Elizabeth Catlett died last week. She was an African-American artist and member of the Taller Grafica Popular, the famed Mexico City printmaking collective. Her Mexico City friends included Frida Kahlo and Diego Rivera. The U.S. obituaries generally referred to Ms. Catlett as a sculptor. In fact, the NY Times headline is Elizabeth Catlett, Sculptor With Eye on Social Issues, Is Dead at 96.
I was familiar with Catlett’s graphic work, but I’d never seen her sculpture. Oddly enough, I came across this one, above, when I went to MOMA to see the Diego Rivera show. The terra-cotta Mother and Child is small but has a monumental feel.
I’ve written about my 2009 pilgrimage to the Taller Grafica Popular. I was struck then by how many international artists had produced work there, Elizabeth Catlett included. Art Historian Melanie Herzog wrote the book about Catlett, and a fine essay by Herzog on Catlett’s TGP work that can be found here. This is a brief excerpt in which Catlett talks about her TGP experience:
“The criticism in the Taller was always positive, like somebody would say, “I think that you have a very good design, and it’s very clear, but why did you hide the hands?” And so they would say, “I can’t draw hands.” “Well, I’ll help you, or I’ll draw the hands.” Or they would say, “This symbolism has been used over and over, it’s time we had something new,” and so then they would have a general discussion of what you could use. . . . And it didn’t matter how many people worked on something, as long as it came out the best we could make it.”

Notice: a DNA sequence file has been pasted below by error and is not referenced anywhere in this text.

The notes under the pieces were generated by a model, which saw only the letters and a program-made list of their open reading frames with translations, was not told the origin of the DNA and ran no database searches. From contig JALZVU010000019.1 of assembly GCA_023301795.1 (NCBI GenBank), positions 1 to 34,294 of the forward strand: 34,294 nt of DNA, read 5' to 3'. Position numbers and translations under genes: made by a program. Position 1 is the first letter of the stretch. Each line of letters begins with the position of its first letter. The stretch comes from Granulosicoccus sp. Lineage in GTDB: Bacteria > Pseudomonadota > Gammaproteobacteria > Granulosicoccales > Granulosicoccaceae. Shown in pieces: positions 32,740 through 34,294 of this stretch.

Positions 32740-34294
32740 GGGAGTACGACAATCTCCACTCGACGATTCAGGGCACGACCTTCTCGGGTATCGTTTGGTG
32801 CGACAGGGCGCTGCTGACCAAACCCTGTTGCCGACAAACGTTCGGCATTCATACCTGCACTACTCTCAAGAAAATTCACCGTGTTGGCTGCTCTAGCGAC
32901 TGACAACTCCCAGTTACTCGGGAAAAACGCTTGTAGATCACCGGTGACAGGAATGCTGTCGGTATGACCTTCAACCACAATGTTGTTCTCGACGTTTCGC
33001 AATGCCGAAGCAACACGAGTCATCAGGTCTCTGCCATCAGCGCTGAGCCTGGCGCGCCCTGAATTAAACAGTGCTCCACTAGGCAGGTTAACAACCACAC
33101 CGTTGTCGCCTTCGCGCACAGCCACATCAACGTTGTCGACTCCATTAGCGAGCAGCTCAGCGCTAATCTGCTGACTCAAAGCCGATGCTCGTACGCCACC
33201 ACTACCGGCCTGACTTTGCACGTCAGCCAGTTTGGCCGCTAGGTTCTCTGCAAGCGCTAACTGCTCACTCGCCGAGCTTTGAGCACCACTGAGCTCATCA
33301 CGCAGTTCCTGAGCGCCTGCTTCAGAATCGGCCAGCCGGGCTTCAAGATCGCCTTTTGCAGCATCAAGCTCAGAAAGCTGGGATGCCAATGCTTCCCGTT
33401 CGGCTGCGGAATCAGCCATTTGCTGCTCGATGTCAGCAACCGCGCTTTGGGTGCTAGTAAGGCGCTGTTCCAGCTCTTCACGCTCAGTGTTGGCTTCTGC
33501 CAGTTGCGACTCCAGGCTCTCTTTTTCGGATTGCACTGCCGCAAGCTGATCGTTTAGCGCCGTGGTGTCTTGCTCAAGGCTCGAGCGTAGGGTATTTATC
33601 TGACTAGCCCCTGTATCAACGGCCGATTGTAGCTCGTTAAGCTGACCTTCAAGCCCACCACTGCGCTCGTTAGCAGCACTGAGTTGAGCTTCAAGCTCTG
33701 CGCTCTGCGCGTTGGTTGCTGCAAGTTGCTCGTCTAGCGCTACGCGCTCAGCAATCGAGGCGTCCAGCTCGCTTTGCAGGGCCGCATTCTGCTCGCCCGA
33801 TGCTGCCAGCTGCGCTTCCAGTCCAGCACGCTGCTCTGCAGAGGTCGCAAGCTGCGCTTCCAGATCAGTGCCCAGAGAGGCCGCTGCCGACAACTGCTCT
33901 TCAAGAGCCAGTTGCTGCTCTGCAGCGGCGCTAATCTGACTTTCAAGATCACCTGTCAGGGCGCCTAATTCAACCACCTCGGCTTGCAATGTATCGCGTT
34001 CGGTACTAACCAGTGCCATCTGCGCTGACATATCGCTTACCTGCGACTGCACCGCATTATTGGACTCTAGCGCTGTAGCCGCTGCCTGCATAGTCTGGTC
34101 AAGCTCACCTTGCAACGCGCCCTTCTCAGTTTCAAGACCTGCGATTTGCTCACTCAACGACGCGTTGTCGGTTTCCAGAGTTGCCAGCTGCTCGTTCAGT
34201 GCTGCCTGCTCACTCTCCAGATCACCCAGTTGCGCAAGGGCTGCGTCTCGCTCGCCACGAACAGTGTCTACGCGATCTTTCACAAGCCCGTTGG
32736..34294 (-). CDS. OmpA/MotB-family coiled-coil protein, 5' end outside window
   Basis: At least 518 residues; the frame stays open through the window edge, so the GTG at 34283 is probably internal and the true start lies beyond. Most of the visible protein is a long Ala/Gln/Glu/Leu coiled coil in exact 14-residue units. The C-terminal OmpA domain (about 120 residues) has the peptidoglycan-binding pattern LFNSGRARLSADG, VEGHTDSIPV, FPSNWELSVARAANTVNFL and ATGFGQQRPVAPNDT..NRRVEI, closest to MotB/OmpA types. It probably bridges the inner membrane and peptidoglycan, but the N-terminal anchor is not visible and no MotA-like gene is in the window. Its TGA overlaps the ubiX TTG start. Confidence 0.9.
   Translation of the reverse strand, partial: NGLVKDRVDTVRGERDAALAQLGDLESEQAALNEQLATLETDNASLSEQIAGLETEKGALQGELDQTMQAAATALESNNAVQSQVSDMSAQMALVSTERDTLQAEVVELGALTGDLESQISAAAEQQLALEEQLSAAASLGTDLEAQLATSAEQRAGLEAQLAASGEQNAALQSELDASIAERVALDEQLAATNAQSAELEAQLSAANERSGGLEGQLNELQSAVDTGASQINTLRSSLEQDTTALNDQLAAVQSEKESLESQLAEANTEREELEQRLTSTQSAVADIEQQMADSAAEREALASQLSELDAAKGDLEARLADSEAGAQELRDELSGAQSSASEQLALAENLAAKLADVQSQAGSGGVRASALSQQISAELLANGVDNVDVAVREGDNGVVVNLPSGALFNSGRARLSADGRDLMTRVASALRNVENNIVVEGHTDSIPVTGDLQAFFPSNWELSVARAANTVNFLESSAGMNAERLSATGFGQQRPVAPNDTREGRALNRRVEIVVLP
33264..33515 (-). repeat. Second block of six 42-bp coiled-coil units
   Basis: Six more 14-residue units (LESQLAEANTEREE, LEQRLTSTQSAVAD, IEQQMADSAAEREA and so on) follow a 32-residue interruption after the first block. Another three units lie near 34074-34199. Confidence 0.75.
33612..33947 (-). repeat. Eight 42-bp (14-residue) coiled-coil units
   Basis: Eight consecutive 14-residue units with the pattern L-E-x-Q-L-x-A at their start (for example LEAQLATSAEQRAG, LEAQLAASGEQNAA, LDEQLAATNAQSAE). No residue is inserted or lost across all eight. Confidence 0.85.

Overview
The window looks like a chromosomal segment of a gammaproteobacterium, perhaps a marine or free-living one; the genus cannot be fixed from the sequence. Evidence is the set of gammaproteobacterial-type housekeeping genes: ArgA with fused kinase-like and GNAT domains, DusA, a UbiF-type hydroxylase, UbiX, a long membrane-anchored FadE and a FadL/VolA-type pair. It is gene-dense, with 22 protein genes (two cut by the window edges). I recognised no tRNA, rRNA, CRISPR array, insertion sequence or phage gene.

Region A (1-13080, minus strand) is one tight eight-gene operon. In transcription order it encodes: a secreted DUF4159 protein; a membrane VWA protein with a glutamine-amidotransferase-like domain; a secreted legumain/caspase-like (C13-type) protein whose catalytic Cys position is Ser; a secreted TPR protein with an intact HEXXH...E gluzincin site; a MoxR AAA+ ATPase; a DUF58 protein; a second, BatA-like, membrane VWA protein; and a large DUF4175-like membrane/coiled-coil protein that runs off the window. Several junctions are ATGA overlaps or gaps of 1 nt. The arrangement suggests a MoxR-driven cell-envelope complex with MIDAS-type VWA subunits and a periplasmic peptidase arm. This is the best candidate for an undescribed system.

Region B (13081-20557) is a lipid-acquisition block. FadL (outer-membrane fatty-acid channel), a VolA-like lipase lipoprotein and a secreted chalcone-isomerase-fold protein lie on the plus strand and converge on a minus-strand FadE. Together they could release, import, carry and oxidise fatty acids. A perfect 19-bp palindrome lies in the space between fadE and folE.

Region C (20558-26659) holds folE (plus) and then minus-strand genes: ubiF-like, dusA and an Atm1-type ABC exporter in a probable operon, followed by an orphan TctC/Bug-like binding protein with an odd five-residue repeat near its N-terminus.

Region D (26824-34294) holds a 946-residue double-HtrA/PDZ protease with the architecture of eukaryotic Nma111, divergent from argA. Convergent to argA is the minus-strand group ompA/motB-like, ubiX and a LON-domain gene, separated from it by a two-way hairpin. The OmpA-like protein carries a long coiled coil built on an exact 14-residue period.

Sharecropper is one of Catlett’s master works. The safety-pin holding the coat together is a nice detail; I only noticed it now. Every deliberate mark Catlett made on this print adds up to a portrait of dignity.
Update: View a larger sampling of Catlett’s artistic output in all its diversity at Ourstorian.